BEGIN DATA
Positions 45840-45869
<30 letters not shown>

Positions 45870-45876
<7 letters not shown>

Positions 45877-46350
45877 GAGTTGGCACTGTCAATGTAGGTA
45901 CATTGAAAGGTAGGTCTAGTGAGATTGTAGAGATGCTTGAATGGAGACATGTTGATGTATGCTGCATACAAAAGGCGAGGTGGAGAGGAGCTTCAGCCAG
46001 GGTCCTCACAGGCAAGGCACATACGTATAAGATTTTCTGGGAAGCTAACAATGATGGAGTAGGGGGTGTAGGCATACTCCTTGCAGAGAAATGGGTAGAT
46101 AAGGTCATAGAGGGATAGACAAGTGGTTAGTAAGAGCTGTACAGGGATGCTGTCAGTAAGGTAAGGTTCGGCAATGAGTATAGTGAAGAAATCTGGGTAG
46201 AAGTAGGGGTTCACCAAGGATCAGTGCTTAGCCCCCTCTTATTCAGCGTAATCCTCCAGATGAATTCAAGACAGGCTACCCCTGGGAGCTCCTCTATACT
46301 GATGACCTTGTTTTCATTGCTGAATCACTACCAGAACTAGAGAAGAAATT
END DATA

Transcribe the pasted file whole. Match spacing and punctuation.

Positions 45840-45869
<30 letters not shown>

Positions 45870-45876
<7 letters not shown>

Positions 45877-46350
45877 GAGTTGGCACTGTCAATGTAGGTA
45901 CATTGAAAGGTAGGTCTAGTGAGATTGTAGAGATGCTTGAATGGAGACATGTTGATGTATGCTGCATACAAAAGGCGAGGTGGAGAGGAGCTTCAGCCAG
46001 GGTCCTCACAGGCAAGGCACATACGTATAAGATTTTCTGGGAAGCTAACAATGATGGAGTAGGGGGTGTAGGCATACTCCTTGCAGAGAAATGGGTAGAT
46101 AAGGTCATAGAGGGATAGACAAGTGGTTAGTAAGAGCTGTACAGGGATGCTGTCAGTAAGGTAAGGTTCGGCAATGAGTATAGTGAAGAAATCTGGGTAG
46201 AAGTAGGGGTTCACCAAGGATCAGTGCTTAGCCCCCTCTTATTCAGCGTAATCCTCCAGATGAATTCAAGACAGGCTACCCCTGGGAGCTCCTCTATACT
46301 GATGACCTTGTTTTCATTGCTGAATCACTACCAGAACTAGAGAAGAAATT